Some of the Awesome Things You Can See with an Infrared Camera

Rhett Allain
7 min readAug 16, 2021
Photo: Rhett Allain. The family dog in infrared.

It wasn’t that long ago that it would be completely unrealistic for normal humans to own an infrared camera. I think it was around 2010 that I ordered an IR camera for work — it had a price of around $3000. That’s pretty pricey.

But now, there are a bunch of low price cameras. Most of them connect to your phone and cost under $200 (I’m a big fan of the FLIR One, but Seek Thermal is also nice).

OK, I want to get to the pictures (and videos) but I think we need just a very brief introduction to infrared cameras. Let’s start with light. Light is an electromagnetic wave (meaning there is an oscillating electric and magnetic field — I’ll call them EM waves). These EM waves interact differently depending on the wavelength. With a wavelength between 400 to 700 nanometers (where 1 nm = 10^-9 meters), we call this visible light since you can detect it with your human eye (assuming you are human).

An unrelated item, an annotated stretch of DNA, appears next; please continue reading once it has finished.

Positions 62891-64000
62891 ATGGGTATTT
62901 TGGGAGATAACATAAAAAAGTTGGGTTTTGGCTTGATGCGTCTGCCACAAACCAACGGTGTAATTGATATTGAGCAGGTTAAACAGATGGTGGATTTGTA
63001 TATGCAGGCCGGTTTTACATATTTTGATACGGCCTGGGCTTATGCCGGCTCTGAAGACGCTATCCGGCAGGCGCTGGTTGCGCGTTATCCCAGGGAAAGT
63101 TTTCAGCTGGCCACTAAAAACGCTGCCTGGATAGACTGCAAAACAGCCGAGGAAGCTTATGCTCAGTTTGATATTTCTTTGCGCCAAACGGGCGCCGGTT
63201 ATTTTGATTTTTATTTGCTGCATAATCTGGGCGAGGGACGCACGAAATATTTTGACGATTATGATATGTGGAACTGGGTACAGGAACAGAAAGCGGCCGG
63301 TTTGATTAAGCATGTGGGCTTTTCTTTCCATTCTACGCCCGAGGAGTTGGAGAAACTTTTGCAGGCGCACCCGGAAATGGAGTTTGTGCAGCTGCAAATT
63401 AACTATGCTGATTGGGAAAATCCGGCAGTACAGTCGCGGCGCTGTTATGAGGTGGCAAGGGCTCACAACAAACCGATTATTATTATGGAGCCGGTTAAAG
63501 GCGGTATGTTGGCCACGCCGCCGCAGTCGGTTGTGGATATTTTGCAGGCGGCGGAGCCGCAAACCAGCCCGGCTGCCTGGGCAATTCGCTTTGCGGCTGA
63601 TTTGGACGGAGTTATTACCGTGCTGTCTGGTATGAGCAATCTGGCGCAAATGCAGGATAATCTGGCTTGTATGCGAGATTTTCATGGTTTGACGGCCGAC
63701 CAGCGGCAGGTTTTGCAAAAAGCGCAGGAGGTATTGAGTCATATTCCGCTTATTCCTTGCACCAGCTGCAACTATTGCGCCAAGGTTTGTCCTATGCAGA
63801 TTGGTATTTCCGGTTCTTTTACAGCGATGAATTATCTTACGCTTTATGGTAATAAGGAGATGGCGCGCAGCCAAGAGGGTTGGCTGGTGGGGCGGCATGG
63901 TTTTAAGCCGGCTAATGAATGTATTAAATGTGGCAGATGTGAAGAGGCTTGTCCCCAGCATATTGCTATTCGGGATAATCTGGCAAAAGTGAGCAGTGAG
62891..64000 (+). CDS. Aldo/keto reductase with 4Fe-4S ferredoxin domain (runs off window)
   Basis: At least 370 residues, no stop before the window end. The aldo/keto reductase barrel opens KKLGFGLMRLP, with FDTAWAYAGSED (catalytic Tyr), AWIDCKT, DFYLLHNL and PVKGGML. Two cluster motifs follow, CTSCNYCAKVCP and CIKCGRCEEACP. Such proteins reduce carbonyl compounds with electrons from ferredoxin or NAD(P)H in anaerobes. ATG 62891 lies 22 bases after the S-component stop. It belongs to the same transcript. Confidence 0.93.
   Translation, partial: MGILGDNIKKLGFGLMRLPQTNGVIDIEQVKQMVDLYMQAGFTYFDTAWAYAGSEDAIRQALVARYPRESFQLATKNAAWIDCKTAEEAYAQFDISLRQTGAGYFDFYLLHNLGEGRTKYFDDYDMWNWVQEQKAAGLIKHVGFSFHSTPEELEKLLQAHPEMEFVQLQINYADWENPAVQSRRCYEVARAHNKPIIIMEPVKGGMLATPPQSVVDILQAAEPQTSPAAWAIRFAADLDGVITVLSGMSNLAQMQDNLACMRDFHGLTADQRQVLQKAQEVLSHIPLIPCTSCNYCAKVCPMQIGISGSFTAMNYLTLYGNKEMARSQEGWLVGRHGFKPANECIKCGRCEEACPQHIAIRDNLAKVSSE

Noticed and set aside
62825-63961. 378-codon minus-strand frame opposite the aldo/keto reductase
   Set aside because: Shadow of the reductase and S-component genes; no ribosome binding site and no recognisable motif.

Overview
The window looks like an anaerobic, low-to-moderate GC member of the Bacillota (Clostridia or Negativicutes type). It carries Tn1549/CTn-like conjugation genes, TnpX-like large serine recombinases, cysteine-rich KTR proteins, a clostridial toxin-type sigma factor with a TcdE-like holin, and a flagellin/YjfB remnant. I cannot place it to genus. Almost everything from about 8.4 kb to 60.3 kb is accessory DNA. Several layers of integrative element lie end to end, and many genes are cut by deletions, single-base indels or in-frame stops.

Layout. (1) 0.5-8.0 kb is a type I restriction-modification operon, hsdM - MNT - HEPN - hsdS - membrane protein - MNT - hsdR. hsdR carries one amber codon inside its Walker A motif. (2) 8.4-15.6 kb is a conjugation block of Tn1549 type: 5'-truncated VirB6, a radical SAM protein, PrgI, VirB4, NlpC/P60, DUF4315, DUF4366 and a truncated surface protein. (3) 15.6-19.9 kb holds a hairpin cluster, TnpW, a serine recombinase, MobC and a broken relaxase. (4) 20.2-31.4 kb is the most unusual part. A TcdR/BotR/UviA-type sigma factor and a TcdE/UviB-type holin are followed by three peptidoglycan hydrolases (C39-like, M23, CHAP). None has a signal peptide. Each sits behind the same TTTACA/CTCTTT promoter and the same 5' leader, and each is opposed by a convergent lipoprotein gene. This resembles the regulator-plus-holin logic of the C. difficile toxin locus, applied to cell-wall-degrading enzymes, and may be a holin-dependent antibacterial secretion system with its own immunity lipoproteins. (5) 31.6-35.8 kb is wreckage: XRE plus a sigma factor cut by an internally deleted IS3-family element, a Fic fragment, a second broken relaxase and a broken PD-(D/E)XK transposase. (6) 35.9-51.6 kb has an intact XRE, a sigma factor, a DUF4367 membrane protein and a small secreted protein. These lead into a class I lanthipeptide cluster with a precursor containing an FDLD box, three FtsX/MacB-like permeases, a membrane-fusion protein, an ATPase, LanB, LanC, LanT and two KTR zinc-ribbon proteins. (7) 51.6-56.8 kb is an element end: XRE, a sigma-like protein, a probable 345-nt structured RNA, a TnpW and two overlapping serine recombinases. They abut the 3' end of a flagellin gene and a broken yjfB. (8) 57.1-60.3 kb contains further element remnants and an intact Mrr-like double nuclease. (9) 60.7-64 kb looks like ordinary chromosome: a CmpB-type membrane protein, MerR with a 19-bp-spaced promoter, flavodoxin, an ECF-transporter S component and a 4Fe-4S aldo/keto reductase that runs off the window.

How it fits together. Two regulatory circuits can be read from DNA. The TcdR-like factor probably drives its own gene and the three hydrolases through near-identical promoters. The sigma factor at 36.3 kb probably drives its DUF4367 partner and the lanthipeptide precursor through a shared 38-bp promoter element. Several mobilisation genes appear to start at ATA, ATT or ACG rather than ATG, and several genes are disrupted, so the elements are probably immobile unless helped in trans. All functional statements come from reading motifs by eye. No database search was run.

What is Infrared?

For EM waves with a wavelength between 15 micrometers (μm) and 1 millimeter (mm), we call this far infrared — and this is what is detected by an infrared camera. Oh, near infrared is even shorter wavelengths. This is the region of EM spectrum that IR remotes use (but that’s not what we use for thermal images).

Blackbody Radiation

When you turn on your stove, it starts to get hot right away. If you continue to let it increase in temperature, eventually it gets so hot that it glows. It turns out that all objects radiation EM waves. The wavelength of this radiation depends on the temperature of the object.

Photo: Rhett Allain. An incandescent light bulb. The filament glows because it’s hot.

But what about a blackbody? There are two ways to see something. The most common method is for light to reflect off that object — that light then enters your eye and you can see it. The other way to see something is for the object to create its own light due to its temperature. If the thing doesn’t reflect light and only emits — that’s a blackbody.

Here’s a great simulation from PhET that shows how light changes with different temperatures.



Rhett Allain

Physics faculty, science blogger of all things geek. Technical Consultant for CBS MacGyver and MythBusters. WIRED blogger.